On the very same day this was announced, Whitehaven sealed the deal on a $5 billion to $6 billion acquisition for two coking coal mines from BHP’s joint venture with Mitsubishi. Demand for coal, even the stuff we use for steel production, is supposed to be dwindling, but Whitehaven is already tipping growth and expansion.
All that copper, cobalt, zinc and lead, all the stuff Mt Isa is sitting on, is supposed to be vital for the future. It’s crucial for all the components in technology and wind farms.
This week, Forbes magazine quoted Glencore’s chief executive Gary Nagle as saying: “The world just doesn’t get it. It doesn’t understand that a massive copper deficit is coming.”
The north west minerals province, of which Mt Isa is the heart, is supposed to have $500 billion of mineral resources waiting to be exploited.
Yet, here we are with the city of Mt Isa looking down the road at a bleak future.
What a mess.
The crucial issue here is not the irony of green minerals versus coal, but the apparent lack of action by business, Mt Isa’s leadership and to a lesser extent, the Government over the Glencore issue.
How could it have got to this? Where was the planning? Why isn’t someone exploiting the riches out there?
It’s complex, is usually the answer.
The depletion of the copper resource at Mt Isa has been coming for a long time. Six years ago I was in Mt Isa and it was seemed pretty obvious even then, but locally there was always this belief that more ore will be found and Mt Isa would be safe, because it always had been.
Mt Isa MP Robbie Katter says that was the message from Glencore management, as well. There’s 10 or 15 years left, Katter was told.
Glencore also played political games over the years. It used its position in Mt Isa to prise concessions out of the Government so there was always a belief that if Glencore said Mt Isa was in trouble than it was just playing an angle.
Not this time. Glencore is not asking for any concessions or subsidies. The copper mines will shut in 2025 and 1200 jobs are affected.
But locals, led by Katter, think they have been misled and that’s why nothing much was ready for the closure. That’s why Katter wants Glencore gone from Mt Isa, for allegedly mismanaging the issue, for misleading everyone, for being a bad miner.
The local business community is still putting on a brave face, but the impact of losing 1200 jobs in a town of less than 20,000 is significant.
One possible outcome is that it will flow on into retail and other consumer goods and mean potentially more job losses. Real estate will likely be hit, property prices could fall over time and any banks will be casting a sceptical eye over businesses.
One source, with close links to the issue, said the Glencore decision meant the town was facing the prospect of becoming dependent on social security, which would be a disaster.
Katter doesn’t think that’s likely. There is still the lead and zinc business and smaller mines around the city, but if the copper smelter shuts then a domino effect is possible. The acid plant would be in trouble, which would flow on to the fertiliser businesses downstream and create more economic heartache.
Worst of all, workers will leave now because they know now that their tenure is limited. Even those not in the copper business will be looking at what Glencore did last week and probably think that the same could happen to other areas of the business.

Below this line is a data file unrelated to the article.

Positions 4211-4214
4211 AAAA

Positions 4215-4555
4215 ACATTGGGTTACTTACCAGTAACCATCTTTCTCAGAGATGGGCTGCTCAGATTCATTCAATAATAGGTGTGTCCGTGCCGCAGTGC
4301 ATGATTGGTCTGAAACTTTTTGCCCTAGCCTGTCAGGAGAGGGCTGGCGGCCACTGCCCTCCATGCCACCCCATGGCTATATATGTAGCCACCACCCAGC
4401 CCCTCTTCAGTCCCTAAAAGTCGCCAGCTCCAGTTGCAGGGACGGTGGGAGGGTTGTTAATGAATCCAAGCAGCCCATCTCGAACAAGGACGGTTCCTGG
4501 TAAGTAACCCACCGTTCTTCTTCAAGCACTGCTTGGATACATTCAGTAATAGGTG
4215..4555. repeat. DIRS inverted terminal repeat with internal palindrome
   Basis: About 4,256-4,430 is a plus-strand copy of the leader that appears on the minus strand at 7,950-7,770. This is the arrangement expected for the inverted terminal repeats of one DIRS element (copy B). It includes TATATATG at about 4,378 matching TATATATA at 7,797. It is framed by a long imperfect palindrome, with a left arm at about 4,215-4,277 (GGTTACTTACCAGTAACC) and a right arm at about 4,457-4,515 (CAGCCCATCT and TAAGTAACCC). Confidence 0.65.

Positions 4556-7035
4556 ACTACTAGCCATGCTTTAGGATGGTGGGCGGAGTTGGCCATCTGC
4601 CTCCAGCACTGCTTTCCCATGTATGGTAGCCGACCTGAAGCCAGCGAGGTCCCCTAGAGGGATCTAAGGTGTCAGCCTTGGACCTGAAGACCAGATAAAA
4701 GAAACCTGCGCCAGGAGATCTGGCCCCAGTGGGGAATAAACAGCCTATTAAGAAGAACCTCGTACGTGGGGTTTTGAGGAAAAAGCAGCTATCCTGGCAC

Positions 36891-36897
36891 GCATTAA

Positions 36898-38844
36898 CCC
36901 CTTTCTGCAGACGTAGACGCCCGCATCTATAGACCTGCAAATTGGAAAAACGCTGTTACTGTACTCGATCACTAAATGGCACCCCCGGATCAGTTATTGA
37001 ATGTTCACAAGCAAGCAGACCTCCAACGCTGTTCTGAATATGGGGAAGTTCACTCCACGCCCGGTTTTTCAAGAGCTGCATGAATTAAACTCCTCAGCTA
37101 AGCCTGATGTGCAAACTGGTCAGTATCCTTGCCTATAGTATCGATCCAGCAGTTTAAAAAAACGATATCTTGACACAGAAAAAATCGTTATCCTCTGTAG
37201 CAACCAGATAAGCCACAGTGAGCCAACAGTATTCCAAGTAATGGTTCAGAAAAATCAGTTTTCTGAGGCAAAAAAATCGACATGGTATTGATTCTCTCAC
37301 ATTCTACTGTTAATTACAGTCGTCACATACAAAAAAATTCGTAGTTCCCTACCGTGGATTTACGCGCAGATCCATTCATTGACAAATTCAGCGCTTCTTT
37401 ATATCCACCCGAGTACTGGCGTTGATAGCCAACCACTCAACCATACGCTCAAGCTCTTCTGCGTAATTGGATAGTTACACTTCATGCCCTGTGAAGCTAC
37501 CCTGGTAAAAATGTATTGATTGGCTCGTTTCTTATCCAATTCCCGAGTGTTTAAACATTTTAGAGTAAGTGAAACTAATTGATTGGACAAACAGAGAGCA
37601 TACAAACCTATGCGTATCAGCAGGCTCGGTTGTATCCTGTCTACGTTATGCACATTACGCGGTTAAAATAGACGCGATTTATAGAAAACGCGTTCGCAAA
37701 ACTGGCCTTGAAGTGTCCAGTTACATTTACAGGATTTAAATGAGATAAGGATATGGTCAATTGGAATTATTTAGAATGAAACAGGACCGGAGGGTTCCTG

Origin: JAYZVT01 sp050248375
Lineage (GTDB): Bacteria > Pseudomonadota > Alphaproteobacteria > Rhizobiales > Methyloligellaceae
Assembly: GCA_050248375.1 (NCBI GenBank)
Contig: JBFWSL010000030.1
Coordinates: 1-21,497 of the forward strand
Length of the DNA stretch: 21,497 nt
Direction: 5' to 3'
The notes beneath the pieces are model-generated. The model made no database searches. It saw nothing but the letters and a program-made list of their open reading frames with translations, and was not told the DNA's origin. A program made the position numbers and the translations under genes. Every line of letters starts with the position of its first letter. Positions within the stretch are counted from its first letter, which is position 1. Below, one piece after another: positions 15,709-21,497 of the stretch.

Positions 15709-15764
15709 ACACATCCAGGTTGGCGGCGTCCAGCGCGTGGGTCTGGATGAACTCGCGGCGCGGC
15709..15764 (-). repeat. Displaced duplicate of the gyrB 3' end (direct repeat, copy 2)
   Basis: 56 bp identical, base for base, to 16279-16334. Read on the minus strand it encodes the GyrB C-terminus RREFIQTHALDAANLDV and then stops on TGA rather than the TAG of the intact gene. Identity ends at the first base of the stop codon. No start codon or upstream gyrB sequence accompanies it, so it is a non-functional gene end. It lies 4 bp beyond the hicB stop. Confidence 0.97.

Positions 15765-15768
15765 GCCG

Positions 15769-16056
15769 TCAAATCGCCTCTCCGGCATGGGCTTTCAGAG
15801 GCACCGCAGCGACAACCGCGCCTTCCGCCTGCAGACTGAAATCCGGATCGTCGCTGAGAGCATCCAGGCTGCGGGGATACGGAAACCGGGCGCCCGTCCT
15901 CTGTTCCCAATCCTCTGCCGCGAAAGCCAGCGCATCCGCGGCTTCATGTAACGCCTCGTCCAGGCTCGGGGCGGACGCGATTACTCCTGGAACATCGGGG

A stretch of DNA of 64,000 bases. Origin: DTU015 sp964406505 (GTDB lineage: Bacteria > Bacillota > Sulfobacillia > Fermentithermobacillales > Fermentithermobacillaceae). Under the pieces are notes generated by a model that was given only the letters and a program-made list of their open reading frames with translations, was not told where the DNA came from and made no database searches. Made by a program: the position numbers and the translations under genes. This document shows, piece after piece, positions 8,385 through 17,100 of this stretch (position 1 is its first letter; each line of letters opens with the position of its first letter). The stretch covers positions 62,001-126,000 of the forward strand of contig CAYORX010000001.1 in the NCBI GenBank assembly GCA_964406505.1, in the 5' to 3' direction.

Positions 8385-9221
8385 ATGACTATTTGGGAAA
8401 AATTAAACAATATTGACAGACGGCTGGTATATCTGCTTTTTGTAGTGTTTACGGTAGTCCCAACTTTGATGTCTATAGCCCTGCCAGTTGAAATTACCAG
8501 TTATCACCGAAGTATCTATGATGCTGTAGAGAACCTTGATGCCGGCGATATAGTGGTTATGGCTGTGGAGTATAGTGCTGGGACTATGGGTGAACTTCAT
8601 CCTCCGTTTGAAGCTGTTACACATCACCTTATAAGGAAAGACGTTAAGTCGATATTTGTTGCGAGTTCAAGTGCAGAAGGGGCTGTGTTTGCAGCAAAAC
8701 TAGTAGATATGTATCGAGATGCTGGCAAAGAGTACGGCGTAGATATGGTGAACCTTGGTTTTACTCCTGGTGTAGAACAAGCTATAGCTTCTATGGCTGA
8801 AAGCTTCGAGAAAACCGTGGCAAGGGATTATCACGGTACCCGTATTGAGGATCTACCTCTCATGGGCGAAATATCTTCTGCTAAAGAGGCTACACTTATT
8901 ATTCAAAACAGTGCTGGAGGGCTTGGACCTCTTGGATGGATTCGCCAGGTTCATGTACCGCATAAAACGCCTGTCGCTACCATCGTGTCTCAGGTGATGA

There are plenty of jobs in mining elsewhere and once the city loses those people they won’t come back.
What the impact will be on the $5 billion CopperString transmission project, which is primarily to deliver electricity to Mt Isa and boost the expansion of the minerals district, seems to be a question yet to be answered.
The impact of the decision by Glencore has to mean that Queensland makes some serious inroads into how regional towns will also deal with the transition to renewables because mines will close elsewhere when gas and coal shuts down.
Regional towns have to be better prepared than Mt Isa was.
We have already seen ,with the delays in getting the Acland coal mine expansion approved, how the loss of a major employer can impact a small community.
A report released yesterday also showed how workers from the closed coal-fired power stations never received the same pay again. In many cases it was 50 per cent less.
In the Acland case, workers left to find jobs elsewhere.
UQ economist John Quiggin said the impact on Isa will be significant and according to the Grattan Institute, regions like Mackay and surrounding areas in central Queensland, and the Hunter Valley in NSW are areas that will be affected by coal’s long goodbye and need to prepare.
“It’s hard to see anything that is going to smooth the adjustment. It is a town of 20,000 people and if you lose 1000 jobs then you have a big impact,” Quiggin said.
“This is a harder problem than the transition to renewables. If you look at the Bowen Basin those locations are well placed for solar and there is tourism.
“It’s going to be quite a difficult adjustment problem.”
“There will be a flow-on effect in jobs in the town. You are a long way from anywhere. The prime source of income is the mines so if 1000 people are leaving, shops close, schools close down, lots of those sorts of things.”
Glencore said it was committed to Mount Isa and the long-term future of its operations.
“We’re continuing to invest in Mount Isa Mines, including $60 million in exploration in 2023-24 and investigating potential future projects,” the company said.
“We will continue to operate our George Fisher Mine, with a current life of mine to 2036, our zinc-lead concentrator and our lead smelter. Our copper smelter will continue to play an important role in supporting a number of junior and mid-tier mining companies across the north-west minerals province.”
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